A coalition of immigration advocates is suing the Biden administration over a Trump-era policy that froze visa issuance in 35 different countries in the name of COVID-19.
Former President Trump signed a number of orders during the early days of the pandemic barring the issuance of visas for both travel and immigration purposes. President Biden expanded on the concept, signing a similar order within the first few days of his administration.
“Due to Defendants’ unlawful refusal to issue visas to individuals in these countries, the plaintiffs are subject to a total, inescapable ban on receiving their visas, or even having these visas adjudicated,” lawyers wrote in their brief.
The case was brought on behalf of nearly 200 different plaintiffs, including those seeking to come to the U.S. to work or join family members, by a number of immigration lawyers and the American Immigration Lawyers Association.
The State Department, which is named in the case, declined to comment on the case while the White House did not respond to request for comment.
Counties have been added to the list through a series of six different presidential proclamations, five of them signed under Trump.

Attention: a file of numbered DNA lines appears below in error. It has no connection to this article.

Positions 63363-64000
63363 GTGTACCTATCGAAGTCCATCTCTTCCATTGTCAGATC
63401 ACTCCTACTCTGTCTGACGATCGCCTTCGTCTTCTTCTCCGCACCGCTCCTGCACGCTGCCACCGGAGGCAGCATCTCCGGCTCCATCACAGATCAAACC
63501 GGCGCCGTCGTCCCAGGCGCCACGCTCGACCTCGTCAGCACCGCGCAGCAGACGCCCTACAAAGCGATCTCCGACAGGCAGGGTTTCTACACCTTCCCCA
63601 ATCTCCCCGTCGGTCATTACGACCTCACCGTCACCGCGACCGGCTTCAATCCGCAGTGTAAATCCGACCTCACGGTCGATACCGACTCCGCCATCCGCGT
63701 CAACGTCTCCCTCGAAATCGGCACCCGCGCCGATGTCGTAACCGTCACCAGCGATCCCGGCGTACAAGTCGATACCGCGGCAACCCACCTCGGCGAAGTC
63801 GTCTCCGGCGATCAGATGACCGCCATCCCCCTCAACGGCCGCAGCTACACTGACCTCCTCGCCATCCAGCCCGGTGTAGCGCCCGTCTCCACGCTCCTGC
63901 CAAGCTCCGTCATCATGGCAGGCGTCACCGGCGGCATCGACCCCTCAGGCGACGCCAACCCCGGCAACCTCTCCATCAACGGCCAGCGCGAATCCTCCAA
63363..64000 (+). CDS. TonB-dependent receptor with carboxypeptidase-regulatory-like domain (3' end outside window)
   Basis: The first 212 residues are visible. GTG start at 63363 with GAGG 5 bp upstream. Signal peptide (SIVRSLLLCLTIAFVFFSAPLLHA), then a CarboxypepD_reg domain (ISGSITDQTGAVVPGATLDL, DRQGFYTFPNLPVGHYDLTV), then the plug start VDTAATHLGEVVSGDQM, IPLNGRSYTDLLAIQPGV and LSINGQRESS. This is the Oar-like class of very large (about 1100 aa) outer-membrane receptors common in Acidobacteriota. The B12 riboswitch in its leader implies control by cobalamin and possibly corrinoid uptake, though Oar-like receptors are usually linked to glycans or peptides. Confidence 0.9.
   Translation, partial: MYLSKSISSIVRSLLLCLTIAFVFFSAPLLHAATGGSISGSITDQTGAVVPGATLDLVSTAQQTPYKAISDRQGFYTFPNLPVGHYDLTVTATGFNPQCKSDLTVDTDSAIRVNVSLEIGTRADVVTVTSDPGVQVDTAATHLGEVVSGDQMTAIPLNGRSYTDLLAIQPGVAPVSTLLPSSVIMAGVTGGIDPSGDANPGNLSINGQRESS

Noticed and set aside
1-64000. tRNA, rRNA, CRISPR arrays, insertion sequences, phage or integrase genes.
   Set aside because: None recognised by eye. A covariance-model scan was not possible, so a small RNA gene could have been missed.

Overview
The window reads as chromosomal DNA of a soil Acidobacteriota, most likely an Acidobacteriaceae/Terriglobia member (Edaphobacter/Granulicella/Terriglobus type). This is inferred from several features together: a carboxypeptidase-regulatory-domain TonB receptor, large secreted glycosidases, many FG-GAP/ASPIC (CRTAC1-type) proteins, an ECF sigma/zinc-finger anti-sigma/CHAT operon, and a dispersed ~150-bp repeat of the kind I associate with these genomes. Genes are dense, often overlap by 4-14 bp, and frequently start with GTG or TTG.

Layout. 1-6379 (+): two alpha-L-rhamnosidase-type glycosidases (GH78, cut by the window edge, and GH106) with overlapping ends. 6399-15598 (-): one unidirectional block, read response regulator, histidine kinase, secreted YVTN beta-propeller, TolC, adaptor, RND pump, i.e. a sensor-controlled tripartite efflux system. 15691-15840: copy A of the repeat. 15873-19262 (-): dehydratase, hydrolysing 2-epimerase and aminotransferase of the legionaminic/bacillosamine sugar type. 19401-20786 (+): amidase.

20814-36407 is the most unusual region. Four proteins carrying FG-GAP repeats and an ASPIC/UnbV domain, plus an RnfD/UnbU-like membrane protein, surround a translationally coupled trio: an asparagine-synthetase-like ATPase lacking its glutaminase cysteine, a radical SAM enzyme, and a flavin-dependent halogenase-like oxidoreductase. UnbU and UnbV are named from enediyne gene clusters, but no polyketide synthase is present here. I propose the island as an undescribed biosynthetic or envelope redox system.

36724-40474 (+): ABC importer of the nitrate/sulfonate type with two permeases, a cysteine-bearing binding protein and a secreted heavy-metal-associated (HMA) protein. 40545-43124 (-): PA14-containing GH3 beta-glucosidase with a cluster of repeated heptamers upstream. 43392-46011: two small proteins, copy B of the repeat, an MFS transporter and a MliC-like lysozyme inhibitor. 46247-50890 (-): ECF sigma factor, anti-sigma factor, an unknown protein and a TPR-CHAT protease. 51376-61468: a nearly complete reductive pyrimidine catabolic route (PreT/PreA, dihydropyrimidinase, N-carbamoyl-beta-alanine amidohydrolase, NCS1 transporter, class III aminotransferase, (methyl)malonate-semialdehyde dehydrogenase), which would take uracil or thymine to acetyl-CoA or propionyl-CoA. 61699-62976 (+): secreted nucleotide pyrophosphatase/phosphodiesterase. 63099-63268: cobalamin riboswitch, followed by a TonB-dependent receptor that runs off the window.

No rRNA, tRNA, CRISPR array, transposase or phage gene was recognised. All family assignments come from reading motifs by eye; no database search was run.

“Given the importance of protecting persons within the United States from the threat of this harmful communicable disease, I have determined that it is in the interests of the United States to take action to restrict and suspend the entry into the United States,” Trump wrote in his first order in February of last year restricting entry of Chinese citizens.
Iran, 26 European countries, and Brazil and South Africa were covered by subsequent presidential proclamations.
Lawyers argue the freeze on visa processing is stalling applicants’ lives.
“Family members remain separated indefinitely,” they wrote, while those seeking K visas to marry a U.S. citizen have been forced to delay their weddings.
“Many are eager to start families, and some worry that they are facing declining fertility due to the prolonged delay.”
The suit comes as Biden has otherwise pushed for massive immigration reform, pushing Congress to pass an immigration package that would provide a pathway to citizenship for some 11 million people already in the U.S. while expanding a number of other immigration caps.
Biden recently allowed a separate Trump-era order to expire that restricted certain work and research-related visas.
That policy barred those seeking to come to the U.S. under a number of visa categories from entering the country, arguing that the impact of COVID-19 on the economy required limiting foreign workers.